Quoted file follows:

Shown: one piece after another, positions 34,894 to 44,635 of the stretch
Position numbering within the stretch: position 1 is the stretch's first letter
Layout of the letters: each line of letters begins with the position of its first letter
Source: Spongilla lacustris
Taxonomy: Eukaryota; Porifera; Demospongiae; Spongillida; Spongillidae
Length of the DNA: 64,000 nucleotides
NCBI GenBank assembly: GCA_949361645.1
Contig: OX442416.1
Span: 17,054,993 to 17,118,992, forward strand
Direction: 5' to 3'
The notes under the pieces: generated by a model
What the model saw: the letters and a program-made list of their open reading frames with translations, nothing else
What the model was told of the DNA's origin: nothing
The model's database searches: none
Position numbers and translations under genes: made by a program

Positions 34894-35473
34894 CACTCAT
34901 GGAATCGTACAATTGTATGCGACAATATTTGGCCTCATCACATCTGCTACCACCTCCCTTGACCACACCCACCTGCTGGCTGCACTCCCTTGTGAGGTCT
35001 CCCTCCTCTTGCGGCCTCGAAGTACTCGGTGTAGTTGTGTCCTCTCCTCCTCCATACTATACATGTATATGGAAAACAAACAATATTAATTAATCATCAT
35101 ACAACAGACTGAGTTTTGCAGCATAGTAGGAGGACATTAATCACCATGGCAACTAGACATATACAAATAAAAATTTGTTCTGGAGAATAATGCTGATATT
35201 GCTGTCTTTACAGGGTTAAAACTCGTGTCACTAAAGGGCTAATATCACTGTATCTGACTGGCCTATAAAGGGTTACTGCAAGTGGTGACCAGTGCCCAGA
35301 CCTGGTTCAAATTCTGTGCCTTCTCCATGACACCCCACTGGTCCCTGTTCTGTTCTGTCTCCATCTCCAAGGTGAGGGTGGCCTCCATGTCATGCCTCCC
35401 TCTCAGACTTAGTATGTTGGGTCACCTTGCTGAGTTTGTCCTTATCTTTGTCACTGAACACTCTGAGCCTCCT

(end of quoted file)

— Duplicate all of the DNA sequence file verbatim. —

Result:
Shown: one piece after another, positions 34,894 to 44,635 of the stretch
Position numbering within the stretch: position 1 is the stretch's first letter
Layout of the letters: each line of letters begins with the position of its first letter
Source: Spongilla lacustris
Taxonomy: Eukaryota; Porifera; Demospongiae; Spongillida; Spongillidae
Length of the DNA: 64,000 nucleotides
NCBI GenBank assembly: GCA_949361645.1
Contig: OX442416.1
Span: 17,054,993 to 17,118,992, forward strand
Direction: 5' to 3'
The notes under the pieces: generated by a model
What the model saw: the letters and a program-made list of their open reading frames with translations, nothing else
What the model was told of the DNA's origin: nothing
The model's database searches: none
Position numbers and translations under genes: made by a program

Positions 34894-35473
34894 CACTCAT
34901 GGAATCGTACAATTGTATGCGACAATATTTGGCCTCATCACATCTGCTACCACCTCCCTTGACCACACCCACCTGCTGGCTGCACTCCCTTGTGAGGTCT
35001 CCCTCCTCTTGCGGCCTCGAAGTACTCGGTGTAGTTGTGTCCTCTCCTCCTCCATACTATACATGTATATGGAAAACAAACAATATTAATTAATCATCAT
35101 ACAACAGACTGAGTTTTGCAGCATAGTAGGAGGACATTAATCACCATGGCAACTAGACATATACAAATAAAAATTTGTTCTGGAGAATAATGCTGATATT
35201 GCTGTCTTTACAGGGTTAAAACTCGTGTCACTAAAGGGCTAATATCACTGTATCTGACTGGCCTATAAAGGGTTACTGCAAGTGGTGACCAGTGCCCAGA
35301 CCTGGTTCAAATTCTGTGCCTTCTCCATGACACCCCACTGGTCCCTGTTCTGTTCTGTCTCCATCTCCAAGGTGAGGGTGGCCTCCATGTCATGCCTCCC
35401 TCTCAGACTTAGTATGTTGGGTCACCTTGCTGAGTTTGTCCTTATCTTTGTCACTGAACACTCTGAGCCTCCT